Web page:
[Oberon] A4 ? was: Re (2): Oberon Digest, Vol 104, Issue 2
Douglas G. Danforth
danforth at greenwoodfarm.com
Mon Dec 10 22:29:26 CET 2012
I actually agree with Chris on his point.
In 1972 all the email that I received was directed to me and none
of it was spam (I was at Stanford and we were one of the first 4
nodes on the ARPA network). Information we extracted was text based
and was of high quality. In those years I asked myself why wasn't
business getting on the band wagon and using the internet?
Well it wasn't until the WWW occur circa 1992 that business finally
woke up to the potential. But God, the clutter that they have created!
I now spend all of my time IGNORING advertising. That is a horrible
waste of computer and human time.
On 12/10/2012 3:55 AM, eas lab wrote:
>>> IMO adults/experienced-users shouldn't be using graphical-browsers.
> Bob Walkden writes:-
> Eye-candy, like junk-food & smoking can have long-term bad-effects.
> OTOH, for illiterates: pictures, cartoon & comics are magic & effective.
> In the 90's the ratio of email-lines to intelligent-contents was
> 40 : 25. Now its 90-lines envelope for 2.5 lines contents.
> Intelligence is being swamped by garbage.
> If you fetch 8 'pages' from a web-site, they'll all contain the SAME
> 20-80% 'packaging'. Like in old times, periodicals had 6 part articles,
> each wrapped in a 40 page periodical.
> Surfing is going nowhere while waiting to fall off.
> Browsing is for kiddies. Adults do planned, targetted fetches.
> So it you want an N-part 'article' from http, you can construct a 'book'
> containing related 'articles' [with TOC on top], conveniently by:
> AppendSeparatorLine&URLheaderForALL FileOfURLs BookFile
> But then you find that the appended 'pages' of your book are 70%
> repetition. Which you can you delete, while reading it.
> Which is an example of, instead of getting dirty & broken through
> use, the book gets cleaner and wiser.
> With the assistance of USEnet collaborators, I've made a utility
> which hooks into an editor to:
> which is good for 20 related-fetches, which are all appended
> to the same file, and where deleting the inevitable much repeated
> text is tedious if done manually.
> Jack writes:-
>> I think another distinction between multithreaded vs task-loop behavior is
>> the OS vs human attention timeslice, right? Under the simple task-loop,
>> things like network behavior were inherently tricky to juggle -- do you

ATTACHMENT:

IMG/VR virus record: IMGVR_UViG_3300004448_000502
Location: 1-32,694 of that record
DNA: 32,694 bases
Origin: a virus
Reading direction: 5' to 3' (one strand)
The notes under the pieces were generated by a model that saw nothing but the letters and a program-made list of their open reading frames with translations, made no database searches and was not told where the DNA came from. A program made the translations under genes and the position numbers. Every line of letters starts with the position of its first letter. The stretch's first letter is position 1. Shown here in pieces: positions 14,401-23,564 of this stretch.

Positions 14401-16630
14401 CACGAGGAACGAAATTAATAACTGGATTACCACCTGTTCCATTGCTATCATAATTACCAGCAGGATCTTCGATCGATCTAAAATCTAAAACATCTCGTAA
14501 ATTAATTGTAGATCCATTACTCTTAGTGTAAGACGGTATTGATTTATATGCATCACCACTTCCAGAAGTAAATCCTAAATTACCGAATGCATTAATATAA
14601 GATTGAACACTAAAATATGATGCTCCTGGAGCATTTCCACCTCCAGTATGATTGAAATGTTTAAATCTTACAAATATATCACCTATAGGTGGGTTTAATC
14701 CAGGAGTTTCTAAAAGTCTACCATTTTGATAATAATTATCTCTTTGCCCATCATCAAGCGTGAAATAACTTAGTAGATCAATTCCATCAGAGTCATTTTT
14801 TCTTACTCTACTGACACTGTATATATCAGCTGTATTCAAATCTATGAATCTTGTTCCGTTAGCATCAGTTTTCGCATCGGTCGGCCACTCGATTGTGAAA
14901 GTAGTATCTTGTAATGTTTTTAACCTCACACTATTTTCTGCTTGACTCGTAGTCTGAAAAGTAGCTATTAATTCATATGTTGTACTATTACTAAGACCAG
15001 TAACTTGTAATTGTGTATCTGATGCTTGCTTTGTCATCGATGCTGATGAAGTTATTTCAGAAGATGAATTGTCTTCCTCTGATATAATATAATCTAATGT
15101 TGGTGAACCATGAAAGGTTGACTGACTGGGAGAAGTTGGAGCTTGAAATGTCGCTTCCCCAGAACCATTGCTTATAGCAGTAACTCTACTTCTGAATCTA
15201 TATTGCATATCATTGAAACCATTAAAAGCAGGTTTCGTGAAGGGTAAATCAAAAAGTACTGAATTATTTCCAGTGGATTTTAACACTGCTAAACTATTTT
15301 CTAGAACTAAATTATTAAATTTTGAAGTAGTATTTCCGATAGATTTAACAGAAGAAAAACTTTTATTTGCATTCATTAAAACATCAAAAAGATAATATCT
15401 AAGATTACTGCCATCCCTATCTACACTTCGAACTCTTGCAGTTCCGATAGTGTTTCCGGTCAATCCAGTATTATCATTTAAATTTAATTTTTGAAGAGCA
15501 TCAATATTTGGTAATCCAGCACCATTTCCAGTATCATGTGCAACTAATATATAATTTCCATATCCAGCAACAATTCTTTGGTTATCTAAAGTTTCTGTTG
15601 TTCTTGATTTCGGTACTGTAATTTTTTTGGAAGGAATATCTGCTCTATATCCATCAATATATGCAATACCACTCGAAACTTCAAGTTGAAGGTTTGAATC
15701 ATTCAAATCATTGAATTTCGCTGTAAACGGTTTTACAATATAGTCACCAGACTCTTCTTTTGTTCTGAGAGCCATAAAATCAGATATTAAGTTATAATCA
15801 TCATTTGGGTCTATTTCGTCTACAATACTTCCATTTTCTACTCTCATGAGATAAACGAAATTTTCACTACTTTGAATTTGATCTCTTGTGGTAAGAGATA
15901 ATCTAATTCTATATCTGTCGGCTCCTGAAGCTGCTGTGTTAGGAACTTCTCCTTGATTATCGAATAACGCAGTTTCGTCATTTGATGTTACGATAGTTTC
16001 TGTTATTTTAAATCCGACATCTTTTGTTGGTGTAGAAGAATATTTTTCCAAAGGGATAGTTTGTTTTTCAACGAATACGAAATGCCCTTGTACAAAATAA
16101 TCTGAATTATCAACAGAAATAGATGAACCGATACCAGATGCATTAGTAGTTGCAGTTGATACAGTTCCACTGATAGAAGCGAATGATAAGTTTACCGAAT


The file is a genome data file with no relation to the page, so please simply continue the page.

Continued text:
>> force the user to wait indefinitely for the FTP download to complete, or
>> do you slice it up to allow continuation of other tasks and potentially
>> risk losing the transfer via some future threadhog?
> Yes, you've just reminded me: LEO *IS* 'broken' eg. that when running.
> pop-fetch-mail, it may crash, if I switch to another console/task.
> I've forgotten about that little problem, since I work-around it eg, by
> <do append fetches> as described above, and THEN go to LEO-fetch-popmail,
>> What's nice about AOS as a system is that if you prefer how ETHO behaves
>> you can live in a System 3 environment (heck, you could probably construct
>> a V4 environment if that suited you),.
> I've been using V4 under linux for some years; and like the way it auto
> detects if the file-to-open is ETHO or linux format, and that the font/color
> selection is ON each text frame. But I can't understand the <start script>
> and never figured how to 'invoke it AT any dir-tree-node'. Like with LEO:
> when the contents of any dir is problematic [contains 6 files that need to be
> read/write/paste together], you just open a new LEO 'there'.
>> and allow a natural interface to a lower-level of the OS that might
>> want or need to interact with the rest of the planet with a different
>> synchronicity, allowing some kind of blend of an atomic user interaction
>> with a multifaceted running process.
> I was hoping that AOS's IDE was better than dumb-typing-in-code from memory,
> but I never even got to the stage of being able to copy a text-file out
> of the CD-booted AOS, to a hard-disk or USB-stik.
> == Chris Glur
> Oberon at lists.inf.ethz.ch mailing list for ETH Oberon and related systems
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